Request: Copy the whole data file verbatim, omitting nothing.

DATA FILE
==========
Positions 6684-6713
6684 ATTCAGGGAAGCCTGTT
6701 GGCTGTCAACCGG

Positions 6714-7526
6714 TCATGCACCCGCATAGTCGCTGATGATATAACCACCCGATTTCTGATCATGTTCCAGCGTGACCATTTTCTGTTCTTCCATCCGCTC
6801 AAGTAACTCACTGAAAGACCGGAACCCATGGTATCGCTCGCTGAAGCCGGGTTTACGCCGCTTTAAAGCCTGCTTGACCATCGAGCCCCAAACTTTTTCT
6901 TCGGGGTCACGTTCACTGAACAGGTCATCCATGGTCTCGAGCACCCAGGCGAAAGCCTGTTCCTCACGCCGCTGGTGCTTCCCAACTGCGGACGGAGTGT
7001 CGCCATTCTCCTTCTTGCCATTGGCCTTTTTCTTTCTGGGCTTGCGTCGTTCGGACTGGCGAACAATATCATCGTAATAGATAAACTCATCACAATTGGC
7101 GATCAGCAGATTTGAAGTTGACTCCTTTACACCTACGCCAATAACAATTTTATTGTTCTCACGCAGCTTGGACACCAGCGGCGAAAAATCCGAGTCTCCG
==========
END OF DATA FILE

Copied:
Positions 6684-6713
6684 ATTCAGGGAAGCCTGTT
6701 GGCTGTCAACCGG

Positions 6714-7526
6714 TCATGCACCCGCATAGTCGCTGATGATATAACCACCCGATTTCTGATCATGTTCCAGCGTGACCATTTTCTGTTCTTCCATCCGCTC
6801 AAGTAACTCACTGAAAGACCGGAACCCATGGTATCGCTCGCTGAAGCCGGGTTTACGCCGCTTTAAAGCCTGCTTGACCATCGAGCCCCAAACTTTTTCT
6901 TCGGGGTCACGTTCACTGAACAGGTCATCCATGGTCTCGAGCACCCAGGCGAAAGCCTGTTCCTCACGCCGCTGGTGCTTCCCAACTGCGGACGGAGTGT
7001 CGCCATTCTCCTTCTTGCCATTGGCCTTTTTCTTTCTGGGCTTGCGTCGTTCGGACTGGCGAACAATATCATCGTAATAGATAAACTCATCACAATTGGC
7101 GATCAGCAGATTTGAAGTTGACTCCTTTACACCTACGCCAATAACAATTTTATTGTTCTCACGCAGCTTGGACACCAGCGGCGAAAAATCCGAGTCTCCG